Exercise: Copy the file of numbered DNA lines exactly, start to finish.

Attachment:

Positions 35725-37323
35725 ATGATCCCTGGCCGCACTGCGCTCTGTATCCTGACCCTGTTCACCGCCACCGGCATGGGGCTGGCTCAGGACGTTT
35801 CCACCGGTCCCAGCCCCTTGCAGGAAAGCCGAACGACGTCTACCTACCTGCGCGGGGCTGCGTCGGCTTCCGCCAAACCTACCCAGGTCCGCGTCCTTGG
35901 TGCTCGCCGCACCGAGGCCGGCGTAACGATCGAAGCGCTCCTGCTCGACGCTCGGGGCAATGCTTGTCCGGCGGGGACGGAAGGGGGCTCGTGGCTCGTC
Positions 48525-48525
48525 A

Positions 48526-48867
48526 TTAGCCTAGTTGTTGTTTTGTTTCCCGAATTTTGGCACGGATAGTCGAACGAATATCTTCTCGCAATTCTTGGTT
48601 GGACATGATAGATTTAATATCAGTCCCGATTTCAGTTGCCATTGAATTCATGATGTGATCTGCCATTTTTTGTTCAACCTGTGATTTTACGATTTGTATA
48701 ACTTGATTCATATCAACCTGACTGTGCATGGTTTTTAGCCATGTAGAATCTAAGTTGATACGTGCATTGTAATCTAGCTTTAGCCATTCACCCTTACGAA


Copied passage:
Positions 35725-37323
35725 ATGATCCCTGGCCGCACTGCGCTCTGTATCCTGACCCTGTTCACCGCCACCGGCATGGGGCTGGCTCAGGACGTTT
35801 CCACCGGTCCCAGCCCCTTGCAGGAAAGCCGAACGACGTCTACCTACCTGCGCGGGGCTGCGTCGGCTTCCGCCAAACCTACCCAGGTCCGCGTCCTTGG
35901 TGCTCGCCGCACCGAGGCCGGCGTAACGATCGAAGCGCTCCTGCTCGACGCTCGGGGCAATGCTTGTCCGGCGGGGACGGAAGGGGGCTCGTGGCTCGTC
Positions 48525-48525
48525 A

Positions 48526-48867
48526 TTAGCCTAGTTGTTGTTTTGTTTCCCGAATTTTGGCACGGATAGTCGAACGAATATCTTCTCGCAATTCTTGGTT
48601 GGACATGATAGATTTAATATCAGTCCCGATTTCAGTTGCCATTGAATTCATGATGTGATCTGCCATTTTTTGTTCAACCTGTGATTTTACGATTTGTATA
48701 ACTTGATTCATATCAACCTGACTGTGCATGGTTTTTAGCCATGTAGAATCTAAGTTGATACGTGCATTGTAATCTAGCTTTAGCCATTCACCCTTACGAA